• Lore also compiles xgboost on OS X with gcc-5 instead of clang to enable automatic parallelization

Lore Library


  • and Connection.dataframe() can be automatically LRU cached to disk

  • Connection supports python %(name)s variable replacement in SQL

  • Connection statements are always annotated with metadata for pgHero

  • Connection is lazy, for fast startup, and avoids bootup errors in development with low connectivity

  • Connection supports multiple concurrent database connections


  • Lore serializers provide environment aware S3 distribution for keras/xgboost/scikit models

  • Coming soon: heroku buildpack support for serialized models to marry the appropriate code for repeatable and deploys that can be safely rolled back


  • Lore provides mulitple configurable cache types, RAM, Disk, coming soon: MemCached & Redis

  • Disk cache is tested with pandas to avoid pitfalls encountered serializing w/ csv, h5py, pickle


  • Unique

  • Discrete

  • Quantile

  • Norm


  • AreaCode

  • EmailDomain

  • NameAge

  • NameSex

  • NamePopulation

  • NameFamilial

Base Models

  • Abstract base classes for keras, xgboost, and scikit - inheriting class to define data(), encoders(), output_encoder(), benchmark() - multiple inheritance from custom base class w/ specific ABC for library

  • provides hyper parameter optimization


  • Each call to saves the resulting model, along with the params to fit, epoch checkpoints and the resulting statistics, that can be reloaded, or uploaded with a Serializer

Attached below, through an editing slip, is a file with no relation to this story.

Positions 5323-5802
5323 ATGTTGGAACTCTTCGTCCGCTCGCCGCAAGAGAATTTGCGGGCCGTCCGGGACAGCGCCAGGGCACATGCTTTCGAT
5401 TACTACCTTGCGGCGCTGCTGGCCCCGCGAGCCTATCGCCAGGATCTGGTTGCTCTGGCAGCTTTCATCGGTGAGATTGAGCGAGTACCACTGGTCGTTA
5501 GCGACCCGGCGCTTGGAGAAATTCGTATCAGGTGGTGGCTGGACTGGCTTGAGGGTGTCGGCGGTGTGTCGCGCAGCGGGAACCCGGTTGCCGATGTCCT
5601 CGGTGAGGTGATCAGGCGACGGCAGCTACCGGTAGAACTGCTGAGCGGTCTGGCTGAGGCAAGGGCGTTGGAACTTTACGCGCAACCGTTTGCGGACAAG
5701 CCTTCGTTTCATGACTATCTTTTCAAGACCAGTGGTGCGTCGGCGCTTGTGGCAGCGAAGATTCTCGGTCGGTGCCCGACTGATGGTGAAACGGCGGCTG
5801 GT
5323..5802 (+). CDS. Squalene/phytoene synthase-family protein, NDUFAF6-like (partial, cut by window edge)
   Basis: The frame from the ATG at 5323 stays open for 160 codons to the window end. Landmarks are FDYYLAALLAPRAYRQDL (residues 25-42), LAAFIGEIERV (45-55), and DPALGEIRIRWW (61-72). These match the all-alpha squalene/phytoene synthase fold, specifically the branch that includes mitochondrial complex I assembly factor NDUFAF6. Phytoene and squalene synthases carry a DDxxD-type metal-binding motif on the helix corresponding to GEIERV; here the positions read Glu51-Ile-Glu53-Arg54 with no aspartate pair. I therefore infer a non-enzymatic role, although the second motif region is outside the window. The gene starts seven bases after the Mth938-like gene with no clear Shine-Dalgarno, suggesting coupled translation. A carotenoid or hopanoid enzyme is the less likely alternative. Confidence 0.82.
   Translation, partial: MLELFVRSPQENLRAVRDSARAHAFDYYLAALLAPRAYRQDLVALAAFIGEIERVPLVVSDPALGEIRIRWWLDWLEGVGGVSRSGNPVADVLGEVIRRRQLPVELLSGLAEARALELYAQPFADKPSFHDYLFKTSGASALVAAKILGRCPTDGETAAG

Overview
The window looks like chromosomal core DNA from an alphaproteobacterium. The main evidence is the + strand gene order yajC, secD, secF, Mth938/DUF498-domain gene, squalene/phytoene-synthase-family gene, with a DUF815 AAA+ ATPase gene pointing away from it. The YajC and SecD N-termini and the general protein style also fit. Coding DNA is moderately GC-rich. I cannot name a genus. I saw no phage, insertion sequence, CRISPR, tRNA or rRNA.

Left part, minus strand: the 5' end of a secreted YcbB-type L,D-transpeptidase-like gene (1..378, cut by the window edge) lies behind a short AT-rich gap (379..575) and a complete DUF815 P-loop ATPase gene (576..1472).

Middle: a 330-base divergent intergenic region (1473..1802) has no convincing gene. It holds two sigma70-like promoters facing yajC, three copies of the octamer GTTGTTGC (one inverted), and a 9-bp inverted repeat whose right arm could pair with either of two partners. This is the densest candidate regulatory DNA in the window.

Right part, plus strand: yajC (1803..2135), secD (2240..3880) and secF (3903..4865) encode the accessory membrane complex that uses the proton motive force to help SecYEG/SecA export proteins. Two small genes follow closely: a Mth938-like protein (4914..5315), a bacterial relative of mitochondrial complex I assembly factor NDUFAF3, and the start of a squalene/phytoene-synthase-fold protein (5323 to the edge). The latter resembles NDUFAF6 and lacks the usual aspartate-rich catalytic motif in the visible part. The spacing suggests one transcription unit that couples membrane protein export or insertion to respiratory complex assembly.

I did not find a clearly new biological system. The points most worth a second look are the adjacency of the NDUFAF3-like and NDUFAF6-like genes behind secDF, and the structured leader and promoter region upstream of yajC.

• tensorboard support out of the box with tensorboard –logdir=models

  • lore cleans up tensorflow before process exit to prevent spurious exceptions

  • lore serializes Keras 2.0 models with extra care, to avoid several bugs (some that only appear at scale)

  • ReloadBest callback early stops training on val_loss increase, and reloads the best epoch


  • lore.util.timer context manager writes to the log in development or librato in production*

  • lore.util.timed is a decorator for recording function execution wall time


$ lore server  #  start an api process
$ lore console  # launch a console in your virtual env
$ lore notebook  # launch jupyter notebook in your virtual env
$ lore fit MODEL  #  train the model
$ lore generate [scaffold, model, estimator, pipeline, notebook, test] NAME
$ lore init [project]  #  create file structure
$ lore install  #  setup dependencies in virtualenv
$ lore test  #  make sure the project is in working order
$ lore pip  #  launch pip in your virtual env
$ lore python  # launch python in your virtual env